- Department of Paediatrics, The Chinese University of Hong Kong, Hong Kong.
- Department of Paediatrics, Kwong Wah Hospital, Hong Kong.
- Department of Medicine and Therapeutics, The Chinese University of Hong Kong, Hong Kong.
- Department of Surgery, Division of Neurosurgery, The Chinese University of Hong Kong, Hong Kong.
Eva Lai-wah Fung, Department of Paediatrics, The Chinese University of Hong Kong, Hong Kong.
DOI:10.25259/SNI_166_2022Copyright: © 2022 Surgical Neurology International This is an open-access article distributed under the terms of the Creative Commons Attribution-Non Commercial-Share Alike 4.0 License, which allows others to remix, transform, and build upon the work non-commercially, as long as the author is credited and the new creations are licensed under the identical terms.
How to cite this article: Eva Lai-wah Fung1, Chung-yin Mo2, Sharon Tsui-Hang Fung2, Anne Yin-yan Chan3, Ka-yee Lau4, Emily Kit-ying Chan4, David Yuen-chung Chan4, Xian-lun Zhu4, Danny Tat-ming Chan4, Wai-sang Poon4. Deep brain stimulation in a young child with GNAO1 mutation – Feasible and helpful. 01-Jul-2022;13:285
How to cite this URL: Eva Lai-wah Fung1, Chung-yin Mo2, Sharon Tsui-Hang Fung2, Anne Yin-yan Chan3, Ka-yee Lau4, Emily Kit-ying Chan4, David Yuen-chung Chan4, Xian-lun Zhu4, Danny Tat-ming Chan4, Wai-sang Poon4. Deep brain stimulation in a young child with GNAO1 mutation – Feasible and helpful. 01-Jul-2022;13:285. Available from: https://surgicalneurologyint.com/surgicalint-articles/11686/
Background: GNAO1 is an emerging disorder characterized with hypotonia, developmental delay, epilepsy, and movement disorder, which can be potentially life threatening during acute exacerbation. In the USA, deep brain stimulation (DBS) has been licensed for treating children with chronic, treatment-resistant primary dystonia, who are 7 years old or older.
Case Description: A 4-year-old girl diagnosed to have GNAO1-related dyskinesia and severe global developmental delay. She had severe dyskinesia precipitated by intercurrent infection, requiring prolonged intensive care for heavy sedation and related complications. Her dyskinesia improved dramatically after DBS implantation. Technical difficulties and precautions of DBS in preschool children were discussed.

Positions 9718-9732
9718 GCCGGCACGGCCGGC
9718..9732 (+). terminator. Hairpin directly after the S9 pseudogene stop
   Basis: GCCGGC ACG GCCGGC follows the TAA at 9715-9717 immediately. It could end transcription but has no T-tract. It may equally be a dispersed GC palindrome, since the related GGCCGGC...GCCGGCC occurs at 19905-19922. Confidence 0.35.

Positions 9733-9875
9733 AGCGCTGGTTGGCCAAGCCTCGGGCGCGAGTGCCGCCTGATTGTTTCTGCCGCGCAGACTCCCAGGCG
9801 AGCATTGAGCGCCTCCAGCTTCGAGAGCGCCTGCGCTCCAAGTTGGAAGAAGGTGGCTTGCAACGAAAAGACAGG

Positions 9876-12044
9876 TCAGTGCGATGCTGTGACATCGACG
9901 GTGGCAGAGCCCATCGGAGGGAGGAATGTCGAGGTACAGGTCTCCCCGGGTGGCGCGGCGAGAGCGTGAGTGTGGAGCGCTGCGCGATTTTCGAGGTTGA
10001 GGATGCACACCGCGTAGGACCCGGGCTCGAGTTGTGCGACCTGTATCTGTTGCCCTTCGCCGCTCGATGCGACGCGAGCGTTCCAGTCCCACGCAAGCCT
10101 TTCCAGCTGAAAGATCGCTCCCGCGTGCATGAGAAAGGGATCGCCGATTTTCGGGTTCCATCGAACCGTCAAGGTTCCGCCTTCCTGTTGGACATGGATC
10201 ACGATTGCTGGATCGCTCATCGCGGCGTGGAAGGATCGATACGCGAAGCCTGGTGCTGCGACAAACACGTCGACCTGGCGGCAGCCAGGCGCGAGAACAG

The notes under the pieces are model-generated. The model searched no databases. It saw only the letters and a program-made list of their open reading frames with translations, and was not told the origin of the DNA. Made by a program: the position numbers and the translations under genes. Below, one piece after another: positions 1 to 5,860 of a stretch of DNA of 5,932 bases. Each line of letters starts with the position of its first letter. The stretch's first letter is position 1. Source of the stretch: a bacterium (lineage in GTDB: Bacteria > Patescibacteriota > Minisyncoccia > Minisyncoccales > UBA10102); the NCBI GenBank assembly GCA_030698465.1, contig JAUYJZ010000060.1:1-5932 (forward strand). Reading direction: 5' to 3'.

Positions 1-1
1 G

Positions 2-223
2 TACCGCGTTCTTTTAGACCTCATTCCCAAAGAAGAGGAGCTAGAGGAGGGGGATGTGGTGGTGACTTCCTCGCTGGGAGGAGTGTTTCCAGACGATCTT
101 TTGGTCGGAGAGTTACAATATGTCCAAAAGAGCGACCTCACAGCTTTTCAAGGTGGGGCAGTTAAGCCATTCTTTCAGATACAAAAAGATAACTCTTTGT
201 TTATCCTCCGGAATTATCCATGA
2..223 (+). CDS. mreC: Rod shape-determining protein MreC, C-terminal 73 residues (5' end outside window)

Conclusion: DBS should be considered early in the treatment of drug-resistant movement disorders in young children with GNAO1, especially after dyskinetic crisis, as they tend to recur. Presurgical counseling to parents and close monitoring of complications is also important in the process.
Keywords: Deep brain stimulation, Dyskinesia, GNAO1, Preschool child
GNAO1 is an emerging disorder characterized with developmental delay, early onset epilepsy, and movement disorder.[
The Food and Drug Administration in the USA has approved DBS for the treatment of dystonia in 2003 for children older than 7 years with humanitarian device exemption.[
A 4-year-old girl has background history of global developmental delay and dyskinesia, caused by de novo pathogenic mutation in GNAO1 (c.709G>A, p.Glu237Lys). She could not sit independently, and she did not have any verbal expression. She was admitted with worsening of hyperkinetic movement with near continuous choreoathetoid movement involving the whole body, triggered by enterovirus infection. It was further complicated by pneumonia and rhabdomyolysis. She stayed in intensive care unit (ICU) for 7 weeks and required heavy sedation/anesthesia to control her movement, with a combination of midazolam, fentanyl, and propofol. Oral medications were also maximized [
She still had significant choreoathetoid movement after discharge from ICU, which severely affected her daily activities such as posturing and feeding. Parents eventually agreed for DBS as rescue therapy. She underwent preoperative magnetic resonant imaging (MRI) under general anesthesia (GA). The target of DBS was bilateral posterolateroventral portion of the globus pallidus internus (GPi). She was kept sedated and intubated after MRI. The next day, frame-based stereotactic surgery for DBS was performed under GA. Leksell ® Vantage™ Head Frame was fixed to the head, and computed tomography (CT) of brain was performed together with the frame. Afterward, the preoperative MRI with targeting plan was fused to the CT images. Directional leads (Vercise™ Cartesia™ Model DB-2202-45) were implanted on both sides and a rechargeable pulse generator (Vercise Gevia™ Model DB-1200) was implanted over the left subclavian subcutaneous pocket.